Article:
Newspaper article The Christian Science Monitor

Looking at Colleges on the Web? Let the Buyer Beware A Growing Number of Internet Universities Are Setting Up in Hawaii. Butnot All Are Valid Schools

Newspaper article The Christian Science Monitor

Looking at Colleges on the Web? Let the Buyer Beware A Growing Number of Internet Universities Are Setting Up in Hawaii. Butnot All Are Valid Schools

Article excerpt

People who clicked on the Web site of American State University may have thought they had entered an academic paradise.

The school, registered in Hawaii, promised that students could earn a bachelor's degree or PhD online. Degrees that normally cost tens of thousands of dollars would only set applicants back $5,000 or less. And rather than slaving away in dank libraries, students could get their degree from the comfort of their own home.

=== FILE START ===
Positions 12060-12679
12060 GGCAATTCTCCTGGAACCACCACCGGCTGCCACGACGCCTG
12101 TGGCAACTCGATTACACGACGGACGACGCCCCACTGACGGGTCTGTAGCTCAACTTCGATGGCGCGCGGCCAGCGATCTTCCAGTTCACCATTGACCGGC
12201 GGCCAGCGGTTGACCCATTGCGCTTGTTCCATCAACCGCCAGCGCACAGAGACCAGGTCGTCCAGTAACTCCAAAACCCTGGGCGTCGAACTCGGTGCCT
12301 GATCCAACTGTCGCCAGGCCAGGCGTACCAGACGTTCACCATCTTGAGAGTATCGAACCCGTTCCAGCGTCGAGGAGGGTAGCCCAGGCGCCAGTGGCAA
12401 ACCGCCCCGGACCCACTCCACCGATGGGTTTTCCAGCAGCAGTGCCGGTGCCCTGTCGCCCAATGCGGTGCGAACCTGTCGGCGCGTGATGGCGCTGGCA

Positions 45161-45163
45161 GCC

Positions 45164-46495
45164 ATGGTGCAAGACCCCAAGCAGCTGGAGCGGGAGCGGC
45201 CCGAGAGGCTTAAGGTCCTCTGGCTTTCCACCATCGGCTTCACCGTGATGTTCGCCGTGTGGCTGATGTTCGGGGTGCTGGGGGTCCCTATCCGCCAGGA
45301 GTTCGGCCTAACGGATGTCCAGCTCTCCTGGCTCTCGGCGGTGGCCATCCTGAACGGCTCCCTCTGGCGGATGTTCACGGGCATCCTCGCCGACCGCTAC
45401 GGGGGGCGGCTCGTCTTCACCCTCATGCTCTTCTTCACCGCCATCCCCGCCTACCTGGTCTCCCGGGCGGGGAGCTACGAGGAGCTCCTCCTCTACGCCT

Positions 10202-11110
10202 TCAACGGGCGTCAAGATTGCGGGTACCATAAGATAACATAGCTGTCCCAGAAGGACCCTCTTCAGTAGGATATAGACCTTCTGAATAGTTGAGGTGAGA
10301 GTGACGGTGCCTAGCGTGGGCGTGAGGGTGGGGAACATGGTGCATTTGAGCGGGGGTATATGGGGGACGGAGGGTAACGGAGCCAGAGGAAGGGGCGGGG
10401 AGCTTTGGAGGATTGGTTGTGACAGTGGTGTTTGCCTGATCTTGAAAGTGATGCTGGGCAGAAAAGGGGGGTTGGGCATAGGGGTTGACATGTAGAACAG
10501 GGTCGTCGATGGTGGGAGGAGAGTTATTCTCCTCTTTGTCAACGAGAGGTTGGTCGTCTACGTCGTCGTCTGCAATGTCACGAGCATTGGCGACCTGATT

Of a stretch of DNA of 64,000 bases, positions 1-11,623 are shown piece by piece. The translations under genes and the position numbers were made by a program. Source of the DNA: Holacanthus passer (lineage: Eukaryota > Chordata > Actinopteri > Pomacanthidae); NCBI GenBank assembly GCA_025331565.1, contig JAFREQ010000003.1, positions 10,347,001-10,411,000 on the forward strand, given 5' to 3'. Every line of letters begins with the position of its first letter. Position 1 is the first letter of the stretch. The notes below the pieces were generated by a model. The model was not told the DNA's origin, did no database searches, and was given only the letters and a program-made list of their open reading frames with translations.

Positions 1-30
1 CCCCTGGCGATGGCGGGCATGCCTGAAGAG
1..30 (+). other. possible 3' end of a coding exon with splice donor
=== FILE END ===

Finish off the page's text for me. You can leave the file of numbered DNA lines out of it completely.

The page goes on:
Too good to be true? The State of Hawaii thought so. It sued American State University for violating state disclosure laws and implying that the school was accredited. According to Jeffrey Brunton, an attorney in the state Office of Consumer Protection, the school was nothing more than two men taking in cash and handing out diplomas. The school has now shut down. But it was only one of a rapidly growing number of institutes of higher education hawking easy degrees on the Web. While exact numbers are hard to discern, experts say there are hundreds, if not thousands, of such schools awarding degrees. "It's like wildfire on the lawn of Academe," says Michael Lambert, executive director of the Distance Education and Training Council in Washington. "The Internet has rekindled the old-fashioned diploma mill." Age-old industry Dubious degrees are nothing new. In Renaissance England, there was a brisk trade in fake diplomas from Oxford and Cambridge. After the University of Chicago launched the first correspondence courses early this century, imitations cropped up, giving such courses a bad name. But the Internet has proven a perfect vehicle for degree programs that carry little weight in the job market. Web sites that cost less than $100 per month have replaced expensive traditional print and television advertising and have enabled just about anyone to hang out a shingle as a place of higher learning. Furthermore, the Internet augments the ability of these schools to operate across borders and to reach millions of potential students quickly and easily, including foreigners that want a US degree. These schools tend to register in lightly regulated states. Hawaii, where anyone with a business license can award degrees, is considered the capital of these schools. …

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